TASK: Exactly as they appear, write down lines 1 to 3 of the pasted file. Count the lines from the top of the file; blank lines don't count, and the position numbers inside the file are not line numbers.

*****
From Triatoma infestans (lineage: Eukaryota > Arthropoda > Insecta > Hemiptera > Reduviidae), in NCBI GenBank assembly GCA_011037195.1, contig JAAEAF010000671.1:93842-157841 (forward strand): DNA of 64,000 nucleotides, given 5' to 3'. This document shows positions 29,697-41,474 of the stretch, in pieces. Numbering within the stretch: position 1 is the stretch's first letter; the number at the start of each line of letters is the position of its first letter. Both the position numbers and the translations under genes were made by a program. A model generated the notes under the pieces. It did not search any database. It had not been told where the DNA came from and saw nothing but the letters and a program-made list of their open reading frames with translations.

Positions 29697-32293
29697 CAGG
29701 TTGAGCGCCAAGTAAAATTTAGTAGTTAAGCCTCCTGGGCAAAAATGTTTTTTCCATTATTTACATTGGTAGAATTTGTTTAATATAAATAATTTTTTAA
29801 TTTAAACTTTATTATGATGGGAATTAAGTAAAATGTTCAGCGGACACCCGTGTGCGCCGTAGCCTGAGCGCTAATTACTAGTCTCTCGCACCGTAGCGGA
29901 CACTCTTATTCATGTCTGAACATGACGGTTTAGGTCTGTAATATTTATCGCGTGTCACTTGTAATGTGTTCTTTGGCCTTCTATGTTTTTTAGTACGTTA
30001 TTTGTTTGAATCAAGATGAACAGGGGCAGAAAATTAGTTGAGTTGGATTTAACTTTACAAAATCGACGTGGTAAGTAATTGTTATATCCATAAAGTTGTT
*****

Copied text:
From Triatoma infestans (lineage: Eukaryota > Arthropoda > Insecta > Hemiptera > Reduviidae), in NCBI GenBank assembly GCA_011037195.1, contig JAAEAF010000671.1:93842-157841 (forward strand): DNA of 64,000 nucleotides, given 5' to 3'. This document shows positions 29,697-41,474 of the stretch, in pieces. Numbering within the stretch: position 1 is the stretch's first letter; the number at the start of each line of letters is the position of its first letter. Both the position numbers and the translations under genes were made by a program. A model generated the notes under the pieces. It did not search any database. It had not been told where the DNA came from and saw nothing but the letters and a program-made list of their open reading frames with translations.

Positions 29697-32293
29697 CAGG